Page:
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Story of the Month - November 2004    



On July 7, 2004, Oscar, our four year old miniature dachshund went down while we were away on vacation. My mother called to say he was dragging his back legs. His regular vet, who recognized it as a back issue, immediately did x-rays that only showed one calcification. He was place on crate rest and given IV steroids in the vet’s office while we traveled 6 hours home to get him to a vet school. We were told that to have the most success, if surgery was indicated, he needed to have it within 48 hours. He had deep pain sensation that evening.

The next morning he had lost deep pain sensation and the vet school wanted him brought in immediately as they suspected a disc rupture. They did CT scan and found a large rupture that needed surgery, but even with surgery they only gave him a 50/50 chance of walking again. Plus, they suspected mylomylasia was going to be a problem because of how quickly his condition deteriorated. He actually was in surgery within 28 hours of going down. We were told they removed large amount of disc material near the calcification and that his spinal cord looked a little soft so they were still concerned with mylomylasia. He still had no deep pain sensation or bowel/bladder control. They kept him 2 days but felt he would recover better at home. We were given an instruction sheet telling us to walk him in the loaner cart 3-4 times a day and start water therapy that day being careful not to get his staples wet. We were shown how to put him in the cart and how to express his bladder. They told us that we needed to see improvement within 3 months or we probably wouldn’t. By this time, I had found Dodgerslist, so I asked about acupuncture and supplements. I was told they wouldn’t hurt but probably wouldn’t help. He did not come home on any medications and his chances were still 50/50.

When we got him home, of course, we were overwhelmed. I thought we might never get accustomed to expressing his bladder. He laid around for about 2 more days then he wanted to be up and about. I had asked about crate rest and was told we should crate him when we weren’t home, but from the web site, I knew it was very important to recovery. He is used to being crated even to sleep at night, so we were fortunate that we didn’t have the negatives some have had with enforcing crate rest. We noticed him straightening his back legs and were told it was probably reflexes. We were instructed to watch for movement while he was in cart or doing water therapy, which we were doing faithfully several times a day along with massage and range of motion exercises. We were seeing improvement with healing from the surgery but no improvement with leg movement, deep pain, or bladder control. We had a scare about 11 days after surgery when fluid began to accumulate around incision. We took him to have staple remove and the vet also remove the fluid which he said might come back. It did that night! I started him on Ester C and vitamin E two days later, and by the next morning the fluid was gone from around his incision and over the next few days we began to see minimal movement in his back legs while in his cart. I had been looking for someone to do acupuncture, but we live in a rural area and there are no small animal vets that do acupuncture. I called a large animal vet who was willing to try it on Oscar. After his first treatment, which was 3 weeks after surgery, he took his first steps in the vet’s office. He progressed to about 30 steps after his second treatment and after his third treatment he regained some bladder control and deep pain sensation. By the 4th treatment he was walking up hill and beginning to rebuild muscle that he was loosing.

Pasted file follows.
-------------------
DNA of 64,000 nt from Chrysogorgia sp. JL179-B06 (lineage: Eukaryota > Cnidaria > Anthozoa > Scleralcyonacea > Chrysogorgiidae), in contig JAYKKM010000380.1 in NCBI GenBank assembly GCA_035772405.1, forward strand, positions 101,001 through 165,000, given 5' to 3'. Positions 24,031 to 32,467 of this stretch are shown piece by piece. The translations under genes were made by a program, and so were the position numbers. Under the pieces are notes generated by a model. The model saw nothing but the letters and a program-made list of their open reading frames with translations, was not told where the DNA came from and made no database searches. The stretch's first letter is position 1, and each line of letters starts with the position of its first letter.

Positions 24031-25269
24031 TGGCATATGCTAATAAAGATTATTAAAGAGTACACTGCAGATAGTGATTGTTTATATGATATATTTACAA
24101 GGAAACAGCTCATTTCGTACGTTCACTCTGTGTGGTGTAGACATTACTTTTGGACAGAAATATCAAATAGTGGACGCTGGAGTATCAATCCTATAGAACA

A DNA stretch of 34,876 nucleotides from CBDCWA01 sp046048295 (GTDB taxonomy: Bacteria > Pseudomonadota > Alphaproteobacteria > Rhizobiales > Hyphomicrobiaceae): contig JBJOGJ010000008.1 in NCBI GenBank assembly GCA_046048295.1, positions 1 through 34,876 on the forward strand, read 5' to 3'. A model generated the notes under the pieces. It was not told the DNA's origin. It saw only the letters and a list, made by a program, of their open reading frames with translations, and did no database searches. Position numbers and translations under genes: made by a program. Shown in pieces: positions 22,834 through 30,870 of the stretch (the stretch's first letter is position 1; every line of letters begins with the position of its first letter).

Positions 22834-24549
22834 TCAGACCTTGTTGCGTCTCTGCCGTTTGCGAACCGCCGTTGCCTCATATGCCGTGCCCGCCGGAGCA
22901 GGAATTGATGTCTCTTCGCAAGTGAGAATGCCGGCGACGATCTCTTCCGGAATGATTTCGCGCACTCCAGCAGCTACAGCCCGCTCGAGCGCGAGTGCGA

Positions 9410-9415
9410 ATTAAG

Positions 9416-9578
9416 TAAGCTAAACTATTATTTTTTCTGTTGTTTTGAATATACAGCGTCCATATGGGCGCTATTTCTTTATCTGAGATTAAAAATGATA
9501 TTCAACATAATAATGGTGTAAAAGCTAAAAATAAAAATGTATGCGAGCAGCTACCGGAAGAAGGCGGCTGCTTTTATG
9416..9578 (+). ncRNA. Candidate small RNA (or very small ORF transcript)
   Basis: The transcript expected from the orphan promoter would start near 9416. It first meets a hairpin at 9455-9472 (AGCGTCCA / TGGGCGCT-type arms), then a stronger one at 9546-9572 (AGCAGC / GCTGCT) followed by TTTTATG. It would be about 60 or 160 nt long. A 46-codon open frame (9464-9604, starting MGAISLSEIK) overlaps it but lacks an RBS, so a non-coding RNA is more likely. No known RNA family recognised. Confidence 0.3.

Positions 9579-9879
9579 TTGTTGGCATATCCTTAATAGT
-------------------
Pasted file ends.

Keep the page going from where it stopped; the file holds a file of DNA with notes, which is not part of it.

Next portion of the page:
Today we have our Oscar back, even though he is not walking at 100%, he is enjoying life. He loves his daily walks in and out of his cart and tries to get in the bathtub even if it’s not meant for him. He is back to chasing squirrels and chipmunks and has learned to wait for someone to carry him up and down steps. It has been a difficult few months but all of the extra commitment has been worth every moment when we look out and see Oscar running around the back yard with his nose to the ground and his tail wagging tracking his vermin. Our family, friends and neighborhood have monitored his progress daily and have been such an encouragement to him and us. Even if his progress stops today and he never fully recovers his quality of life shows us that we made the correct decisions for him.

I would like thank the staff at Virginia Tech who took care of Oscar during his surgery but also Dr. Hull, Glade Spring, VA who recognized the need for immediate emergency care. A special thanks to Dr. Boyd, Wytheville, VA for her dedication to Oscar’s recovery and her willingness to step outside her normal discipline to aid in his recovery.

- submitted by Kim Hale


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